That's a great question and an ongoing area of research for the project. InTeGrate has taken a multi-faceted approach to reaching educators and providing follow up support including face-to-face workshops, virtual workshops and webinars, the website and online discussions, and traveling workshops in partnership with the NAGT. We're learning how the InTeGrate community is acting as a community of practice, promoting use of the materials and also the guiding principles and pedagogy the materials are built on.  So far the biggest aggregations of InTeGrate adopters are at institutions where local leaders initiated implementation programs. These projects were proposed by community members, and supported by InTeGrate, to instigate change at scales bigger than a course using InTeGrate materials and principles. Our community is still expanding as we are able to reach new groups of faculty members, especially through meetings like the Earth Educator's Rendezvous and making more explicit connections to the Next Generation Science Standards.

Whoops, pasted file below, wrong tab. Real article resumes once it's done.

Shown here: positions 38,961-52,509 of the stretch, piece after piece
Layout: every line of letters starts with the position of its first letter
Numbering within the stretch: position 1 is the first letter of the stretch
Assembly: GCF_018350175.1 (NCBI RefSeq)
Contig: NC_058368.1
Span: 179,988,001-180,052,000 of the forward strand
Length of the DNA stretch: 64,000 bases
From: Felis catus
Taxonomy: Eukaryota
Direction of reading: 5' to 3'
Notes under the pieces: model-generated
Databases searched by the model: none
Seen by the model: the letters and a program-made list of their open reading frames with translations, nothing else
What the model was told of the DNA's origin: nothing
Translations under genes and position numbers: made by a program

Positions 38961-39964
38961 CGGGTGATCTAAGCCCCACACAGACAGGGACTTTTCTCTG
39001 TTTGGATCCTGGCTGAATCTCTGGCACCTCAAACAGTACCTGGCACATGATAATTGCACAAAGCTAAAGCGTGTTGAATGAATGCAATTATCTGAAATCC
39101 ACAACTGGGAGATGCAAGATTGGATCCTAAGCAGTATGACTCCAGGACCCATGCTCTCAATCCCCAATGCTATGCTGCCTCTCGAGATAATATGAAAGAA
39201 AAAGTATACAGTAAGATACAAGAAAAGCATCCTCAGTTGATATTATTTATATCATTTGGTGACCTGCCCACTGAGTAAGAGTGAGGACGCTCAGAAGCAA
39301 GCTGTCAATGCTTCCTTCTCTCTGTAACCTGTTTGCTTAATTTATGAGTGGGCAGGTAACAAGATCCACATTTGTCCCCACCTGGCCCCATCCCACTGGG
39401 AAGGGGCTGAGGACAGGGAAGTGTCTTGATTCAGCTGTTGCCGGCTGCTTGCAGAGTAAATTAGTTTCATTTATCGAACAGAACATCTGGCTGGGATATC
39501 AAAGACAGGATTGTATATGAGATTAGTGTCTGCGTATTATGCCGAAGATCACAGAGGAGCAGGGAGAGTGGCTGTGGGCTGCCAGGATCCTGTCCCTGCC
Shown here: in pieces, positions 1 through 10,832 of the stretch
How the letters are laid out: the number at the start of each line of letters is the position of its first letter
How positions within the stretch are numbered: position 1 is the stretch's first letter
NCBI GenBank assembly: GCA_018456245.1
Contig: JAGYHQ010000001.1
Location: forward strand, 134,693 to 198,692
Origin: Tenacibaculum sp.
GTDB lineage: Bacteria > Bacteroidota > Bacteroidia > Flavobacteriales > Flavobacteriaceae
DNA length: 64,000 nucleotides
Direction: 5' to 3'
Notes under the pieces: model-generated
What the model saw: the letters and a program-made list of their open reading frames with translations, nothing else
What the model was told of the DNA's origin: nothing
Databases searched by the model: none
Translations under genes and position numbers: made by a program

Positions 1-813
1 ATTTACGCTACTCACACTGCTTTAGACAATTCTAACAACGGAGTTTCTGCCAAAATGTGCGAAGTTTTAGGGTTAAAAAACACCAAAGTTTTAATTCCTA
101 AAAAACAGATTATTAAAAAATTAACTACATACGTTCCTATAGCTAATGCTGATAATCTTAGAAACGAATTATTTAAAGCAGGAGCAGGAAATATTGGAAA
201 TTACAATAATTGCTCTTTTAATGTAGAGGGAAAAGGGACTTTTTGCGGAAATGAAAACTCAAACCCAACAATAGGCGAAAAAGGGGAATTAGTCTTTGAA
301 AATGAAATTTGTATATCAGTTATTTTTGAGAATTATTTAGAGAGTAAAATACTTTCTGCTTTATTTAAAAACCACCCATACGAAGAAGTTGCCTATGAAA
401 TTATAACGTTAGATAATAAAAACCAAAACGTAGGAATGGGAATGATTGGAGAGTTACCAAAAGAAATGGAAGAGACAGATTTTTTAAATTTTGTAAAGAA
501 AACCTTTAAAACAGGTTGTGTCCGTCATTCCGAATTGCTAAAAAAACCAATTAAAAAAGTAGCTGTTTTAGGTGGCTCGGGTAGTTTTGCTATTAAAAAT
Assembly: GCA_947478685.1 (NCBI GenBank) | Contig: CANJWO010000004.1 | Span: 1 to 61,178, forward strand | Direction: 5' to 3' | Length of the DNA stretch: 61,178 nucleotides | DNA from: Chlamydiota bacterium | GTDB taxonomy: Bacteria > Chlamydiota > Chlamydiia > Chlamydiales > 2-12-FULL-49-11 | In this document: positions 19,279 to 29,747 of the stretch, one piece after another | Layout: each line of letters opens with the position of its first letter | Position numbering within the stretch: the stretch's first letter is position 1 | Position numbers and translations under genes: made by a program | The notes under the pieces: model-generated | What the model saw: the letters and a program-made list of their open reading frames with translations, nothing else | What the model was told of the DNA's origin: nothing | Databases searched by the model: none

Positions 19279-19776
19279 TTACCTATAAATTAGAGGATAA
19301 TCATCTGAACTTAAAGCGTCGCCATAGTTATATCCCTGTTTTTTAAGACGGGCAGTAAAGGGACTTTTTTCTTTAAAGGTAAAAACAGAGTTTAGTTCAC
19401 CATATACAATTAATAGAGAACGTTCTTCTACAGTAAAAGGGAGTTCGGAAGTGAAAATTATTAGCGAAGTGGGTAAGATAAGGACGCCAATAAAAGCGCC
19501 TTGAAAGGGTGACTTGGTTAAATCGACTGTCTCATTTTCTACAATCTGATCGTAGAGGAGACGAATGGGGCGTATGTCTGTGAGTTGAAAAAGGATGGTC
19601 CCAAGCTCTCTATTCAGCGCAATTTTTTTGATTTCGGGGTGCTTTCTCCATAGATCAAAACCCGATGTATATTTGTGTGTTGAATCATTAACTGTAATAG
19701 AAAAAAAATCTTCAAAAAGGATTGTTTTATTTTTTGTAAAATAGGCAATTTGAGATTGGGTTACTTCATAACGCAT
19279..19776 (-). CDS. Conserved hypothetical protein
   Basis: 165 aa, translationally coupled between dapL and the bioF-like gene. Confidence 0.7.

More information about the impact of the project is here:
    https://serc.carleton.edu/integrate/about/pubs....


    Kim Kastens and Cathy Manduca's recent article in Change: Leveraging the Power of a Community of Practice to Improve Teaching and Learning about the Earth
    https://doi.org/10.1080/00091383.2017.1398997


     
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    Discussion is closed. Upvoting is no longer available

    William Spitzer
  • May 16, 2018 | 09:08 a.m.

    The digital library model of putting stuff out there (no matter how good it is) and expecting that 'if you build it they will come' has failed numerous times. It seems that InTeGrate and its predecessors have been unusually successful in this because the PD is embedded.  Cailin's comment that the biggest aggregations come at institutions where there is a local leader is another good clue about the importance of people power.  It would be great to know about the approaches these local leaders are using to engage others.  Do one or a few intriguing activities serve as a foot in the door for broader course revisions?  Are students carrying useful skills or Earth insights to another course? Do local leaders plan a strategy or seize teachable moments with colleagues?